Residual ischemia after revascularization in multivessel coronary artery disease: Insights from measurement of absolute myocardial blood flow using magnetic resonance imaging compared with angiographic assessment

Jayanth R. Arnold, Theodoros D. Karamitsos, William J. Van Gaal, Luca Testa, Jane M. Francis, Paul Bhamra-Ariza, Ali Ali, Joseph B. Selvanayagam, Steve Westaby, Rana Sayeed, Michael Jerosch-Herold, Stefan Neubauer, Adrian P. Banning

Research output: Contribution to journalArticlepeer-review

10 Citations (Scopus)


Background-Revascularization strategies for multivessel coronary artery disease include percutaneous coronary intervention and coronary artery bypass grafting. In this study, we compared the completeness of revascularization as assessed by coronary angiography and by quantitative serial perfusion imaging using cardiovascular magnetic resonance. Methods and Results-Patients with multivessel coronary disease were recruited into a randomized trial of treatment with either coronary artery bypass grafting or percutaneous coronary intervention. Angiographic disease burden was determined by the Bypass Angioplasty Revascularization Investigation (BARI) myocardial jeopardy index. Cardiovascular magnetic resonance first-pass perfusion imaging was performed before and 5 to 6 months after revascularization. Using modelindependent deconvolution, hyperemic myocardial blood flow was evaluated, and ischemic burden was quantified. Sixtyseven patients completed follow-up (33 coronary artery bypass grafting and 34 percutaneous coronary intervention). The myocardial jeopardy index was 80.7±15.2% at baseline and 6.9±11.3% after revascularization (P<0.0001), with revascularization deemed complete in 62.7% of patients. Relative to cardiovascular magnetic resonance, angiographic assessment overestimated disease burden at baseline (80.7±15.2% versus 49.9±29.2% [P<0.0001]), but underestimated it postprocedure (6.9±11.3% versus 28.1±33.4% [P<0.0001]). Fewer patients achieved complete revascularization based on functional criteria than on angiographic assessment (38.8% versus 62.7%; P=0.015). After revascularization, hyperemic myocardial blood flow was significantly higher in segments supplied by arterial bypass grafts than those supplied by venous grafts (2.04±0.82 mL/min per gram versus 1.89±0.81 mL/min per gram, respectively; P=0.04). Conclusions-Angiographic assessment may overestimate disease burden before revascularization, and underestimate residual ischemia after revascularization. Functional data demonstrate that a significant burden of ischemia remains even after angiographically defined successful revascularization.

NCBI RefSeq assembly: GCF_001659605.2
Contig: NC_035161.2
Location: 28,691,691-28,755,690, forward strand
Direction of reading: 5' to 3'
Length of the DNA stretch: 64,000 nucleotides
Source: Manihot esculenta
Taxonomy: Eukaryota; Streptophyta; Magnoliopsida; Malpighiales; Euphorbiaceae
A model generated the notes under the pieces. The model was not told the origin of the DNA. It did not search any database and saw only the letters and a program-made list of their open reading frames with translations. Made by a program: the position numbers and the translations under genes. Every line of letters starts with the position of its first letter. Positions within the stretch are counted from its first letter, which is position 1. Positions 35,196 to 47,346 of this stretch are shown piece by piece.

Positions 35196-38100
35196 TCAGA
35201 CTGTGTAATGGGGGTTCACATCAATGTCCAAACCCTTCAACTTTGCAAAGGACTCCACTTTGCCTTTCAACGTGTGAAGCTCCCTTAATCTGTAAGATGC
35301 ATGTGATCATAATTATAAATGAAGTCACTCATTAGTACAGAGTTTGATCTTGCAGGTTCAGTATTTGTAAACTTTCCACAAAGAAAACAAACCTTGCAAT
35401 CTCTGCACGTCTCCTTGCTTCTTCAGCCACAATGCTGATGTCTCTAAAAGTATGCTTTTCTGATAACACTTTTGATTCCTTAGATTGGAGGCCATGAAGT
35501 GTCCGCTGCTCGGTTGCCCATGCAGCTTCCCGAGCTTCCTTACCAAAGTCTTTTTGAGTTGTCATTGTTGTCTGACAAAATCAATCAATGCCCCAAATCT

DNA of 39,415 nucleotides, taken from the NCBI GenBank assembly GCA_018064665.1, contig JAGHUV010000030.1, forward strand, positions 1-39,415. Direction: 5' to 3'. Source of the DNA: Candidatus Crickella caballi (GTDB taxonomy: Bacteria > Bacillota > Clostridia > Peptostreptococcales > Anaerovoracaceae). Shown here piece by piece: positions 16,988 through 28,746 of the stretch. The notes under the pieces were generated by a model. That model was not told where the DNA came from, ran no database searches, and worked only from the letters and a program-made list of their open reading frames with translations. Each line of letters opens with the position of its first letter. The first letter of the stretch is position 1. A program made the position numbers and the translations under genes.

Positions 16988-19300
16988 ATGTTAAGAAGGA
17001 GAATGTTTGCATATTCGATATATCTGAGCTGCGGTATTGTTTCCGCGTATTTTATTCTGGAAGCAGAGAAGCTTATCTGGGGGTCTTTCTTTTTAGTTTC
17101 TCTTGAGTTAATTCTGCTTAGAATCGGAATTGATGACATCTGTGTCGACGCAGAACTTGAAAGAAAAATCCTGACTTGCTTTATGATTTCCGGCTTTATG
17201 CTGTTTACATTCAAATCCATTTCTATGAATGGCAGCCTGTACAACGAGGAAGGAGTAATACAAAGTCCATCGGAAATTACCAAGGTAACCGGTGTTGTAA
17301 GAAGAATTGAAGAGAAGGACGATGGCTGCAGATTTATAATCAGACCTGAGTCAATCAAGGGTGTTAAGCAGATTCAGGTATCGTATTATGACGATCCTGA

Original languageEnglish
Pages (from-to)237-245
Number of pages9
JournalCirculation: Cardiovascular Interventions
Issue number3
Publication statusPublished or Issued - Jun 2013


  • Bypass surgery
  • Revascularization
  • Stent

ASJC Scopus subject areas

  • Cardiology and Cardiovascular Medicine

Cite this